No doubt there are those occupying pulpits who may esteem themselves as really the ministers of God, and be thus esteemed of others, who do not honor His Word. We are told that some of the ministers of Satan are thought to be ministers of God. (2 Cor. 11:13-15; Rev. 2:2; 3:9.) Some of them confess that they have no faith, no God at all. Some of them say that God is simply the god of nature. And others, again, say that they believe in God, but do not believe in the Scriptures.

We cannot suppose that these are bearing the vessels of the Lord’s House in any sense of the word. Probably they never did bear these vessels. Or possibly they might have done so, and then gone into error, gone out of the Court condition altogether, become enemies of the cross of Christ. (Philippians 3:18.) The Apostle speaks of some such who hold down (Greek katecho) the Truth in unrighteousness. In this text the word hold is used, not in the sense of retaining the Truth, but of oppressing it.—Romans 1:18.

In another Epistle the Apostle speaks of some who preach Christ with contention (Phil. 1:15,16.); but he is not in any way here referring to those bearing the vessels of the Lord’s House. He seems to refer to those who have not known Christ, but who nevertheless were drawing attention to the fact that there is a Christ; that they had heard that there was such a claim put forth—that there is a Christ—just as there are some today who are more or less calling attention to certain features of the Truth. We would not think that these in any sense of the word are bearing the vessels of the Lord’s House, but rather that they are opponents.

The passage from which our text is taken seems to indicate that those who bear the vessels of the Lord’s House would have a special force and influence at the present time. This is shown in the statement, “How beautiful upon the mountains are the feet of Him who bringeth good tidings, that publisheth peace; that bringeth good tidings of good, that publisheth salvation; that saith unto Zion, Thy God reigneth!” (Isaiah 52:7.) This seems to be applicable now in a sense that it never was previously; for the time for the Kingdom reign is practically here, the time for this Message of God is at hand. We believe that the Kingdom of God is in process of erection, and the gathering of the saints now in process of completion. With the completion of this class will come the inauguration of the Kingdom.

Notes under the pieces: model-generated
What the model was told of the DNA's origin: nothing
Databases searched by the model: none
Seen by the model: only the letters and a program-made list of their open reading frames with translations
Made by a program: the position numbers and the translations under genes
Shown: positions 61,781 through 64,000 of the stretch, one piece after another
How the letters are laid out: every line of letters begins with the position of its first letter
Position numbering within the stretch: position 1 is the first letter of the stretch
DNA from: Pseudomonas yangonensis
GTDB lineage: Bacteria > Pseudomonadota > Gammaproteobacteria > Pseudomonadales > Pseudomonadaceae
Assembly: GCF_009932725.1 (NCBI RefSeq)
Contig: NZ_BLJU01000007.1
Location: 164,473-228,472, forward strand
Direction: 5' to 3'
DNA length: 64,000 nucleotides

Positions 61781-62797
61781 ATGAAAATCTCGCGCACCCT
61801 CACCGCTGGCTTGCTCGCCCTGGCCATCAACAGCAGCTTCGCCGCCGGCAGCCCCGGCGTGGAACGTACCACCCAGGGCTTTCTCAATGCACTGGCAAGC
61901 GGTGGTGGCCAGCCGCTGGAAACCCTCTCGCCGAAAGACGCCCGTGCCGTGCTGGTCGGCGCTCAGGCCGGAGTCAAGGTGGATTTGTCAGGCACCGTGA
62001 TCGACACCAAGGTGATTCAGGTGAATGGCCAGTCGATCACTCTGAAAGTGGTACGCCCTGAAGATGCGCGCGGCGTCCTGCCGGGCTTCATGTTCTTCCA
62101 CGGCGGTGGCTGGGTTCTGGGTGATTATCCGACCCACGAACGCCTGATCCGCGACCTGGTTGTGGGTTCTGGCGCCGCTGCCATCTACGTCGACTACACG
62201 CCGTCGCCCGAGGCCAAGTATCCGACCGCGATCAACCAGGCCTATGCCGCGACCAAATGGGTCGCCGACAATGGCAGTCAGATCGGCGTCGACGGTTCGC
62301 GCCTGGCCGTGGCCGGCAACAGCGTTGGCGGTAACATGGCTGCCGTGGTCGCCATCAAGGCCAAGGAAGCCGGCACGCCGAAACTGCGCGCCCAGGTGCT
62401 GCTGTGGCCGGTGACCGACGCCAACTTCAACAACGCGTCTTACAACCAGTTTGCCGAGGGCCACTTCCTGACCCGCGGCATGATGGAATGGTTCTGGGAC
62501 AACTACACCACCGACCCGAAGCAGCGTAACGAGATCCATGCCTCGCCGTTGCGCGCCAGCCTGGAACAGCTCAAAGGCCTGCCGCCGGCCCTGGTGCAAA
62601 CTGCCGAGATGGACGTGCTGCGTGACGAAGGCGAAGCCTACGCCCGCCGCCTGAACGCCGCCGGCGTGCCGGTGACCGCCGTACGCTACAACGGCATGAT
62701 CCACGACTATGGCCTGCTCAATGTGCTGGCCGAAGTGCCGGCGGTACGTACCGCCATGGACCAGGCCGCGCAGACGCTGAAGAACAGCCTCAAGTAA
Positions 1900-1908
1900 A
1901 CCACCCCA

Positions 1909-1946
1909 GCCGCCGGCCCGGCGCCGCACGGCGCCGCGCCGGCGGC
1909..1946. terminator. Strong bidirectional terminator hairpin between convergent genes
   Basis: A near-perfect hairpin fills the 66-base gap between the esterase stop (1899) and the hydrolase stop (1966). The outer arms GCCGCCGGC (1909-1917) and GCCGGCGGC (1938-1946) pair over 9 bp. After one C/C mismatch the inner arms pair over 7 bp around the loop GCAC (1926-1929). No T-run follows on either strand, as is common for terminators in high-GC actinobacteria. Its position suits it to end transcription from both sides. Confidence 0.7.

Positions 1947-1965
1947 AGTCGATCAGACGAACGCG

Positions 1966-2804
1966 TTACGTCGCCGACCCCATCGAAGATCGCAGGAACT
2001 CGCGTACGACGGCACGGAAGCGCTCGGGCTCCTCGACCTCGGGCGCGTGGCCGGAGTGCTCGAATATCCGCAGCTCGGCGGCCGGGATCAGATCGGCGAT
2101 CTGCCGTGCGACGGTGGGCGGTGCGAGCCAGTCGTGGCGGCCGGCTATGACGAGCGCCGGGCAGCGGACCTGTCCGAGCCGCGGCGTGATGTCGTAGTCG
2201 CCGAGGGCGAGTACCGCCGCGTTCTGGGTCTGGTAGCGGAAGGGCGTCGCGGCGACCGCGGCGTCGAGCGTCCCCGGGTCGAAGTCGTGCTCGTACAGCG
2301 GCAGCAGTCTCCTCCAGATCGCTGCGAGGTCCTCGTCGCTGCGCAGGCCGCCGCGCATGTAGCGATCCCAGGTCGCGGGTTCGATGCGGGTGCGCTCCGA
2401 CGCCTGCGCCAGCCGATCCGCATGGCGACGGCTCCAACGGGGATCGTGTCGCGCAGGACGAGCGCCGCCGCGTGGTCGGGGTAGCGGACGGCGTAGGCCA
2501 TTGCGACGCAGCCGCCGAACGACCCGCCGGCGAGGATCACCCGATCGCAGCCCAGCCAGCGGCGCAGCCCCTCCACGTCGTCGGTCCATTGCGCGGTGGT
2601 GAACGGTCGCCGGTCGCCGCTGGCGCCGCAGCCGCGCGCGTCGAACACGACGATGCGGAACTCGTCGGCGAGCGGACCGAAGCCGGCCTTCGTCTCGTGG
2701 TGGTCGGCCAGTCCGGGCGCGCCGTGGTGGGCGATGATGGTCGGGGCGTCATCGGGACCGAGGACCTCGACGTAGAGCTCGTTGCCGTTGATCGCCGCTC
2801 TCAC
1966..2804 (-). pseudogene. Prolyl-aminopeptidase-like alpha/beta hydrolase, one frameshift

The context also shows that the time is near when the Message shall be preached to every creature. We believe that this is even now being fulfilled. Many are seeing the Restitution of all things and the glorious outcome of the Divine Plan. All who would be thus engaged in proclaiming the Message are exhorted to be clean.

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The intimation of the Scriptures everywhere is that there are adverse influences at work in the world, tending to defile the people of God. They all have, of course, through the weaknesses of their own flesh, a sufficiency of temptation, we might say, to overcome. But the Scriptures say that this is not all they have to contend against. There are fallen angels that operate through occult influences and that are intent upon defiling especially the saintly class. But they are intent upon defiling all.

The purer the person, the more surely will he be the target. You notice that the speckled birds are more a mark for the huntsman than are the others. Thus all who are bearing the vessels of the Lord’s House are special targets for the fiery darts of the Wicked One. So we must contend against the world, the flesh and the Adversary. Those who are in the right condition of heart, the pure in heart, earnest as the Lord’s children, watch to keep their garments clean. Unless they watch, they will surely get their garments defiled. Satan is specially endeavoring to touch them; and we know that wherever he would touch there is defilement. Whoever the Wicked One touches receives a measure of injury. And there is a measure of culpability in the individual before he is touched.

The suggestion is that to whatever extent one becomes defiled, unclean, in that proportion he would not be fit to be entrusted with the vessels of the Lord’s House. Perhaps all of God’s people can say from experience that they know something of what this means. Doubtless it is the experience of all of the Lord’s children that in proportion as their hearts are clean their spiritual vision is clear. And in proportion as they depart from this purity, in that proportion they would have less and less opportunity for service—for bearing the vessels of the Truth.


— June 15, 1913 —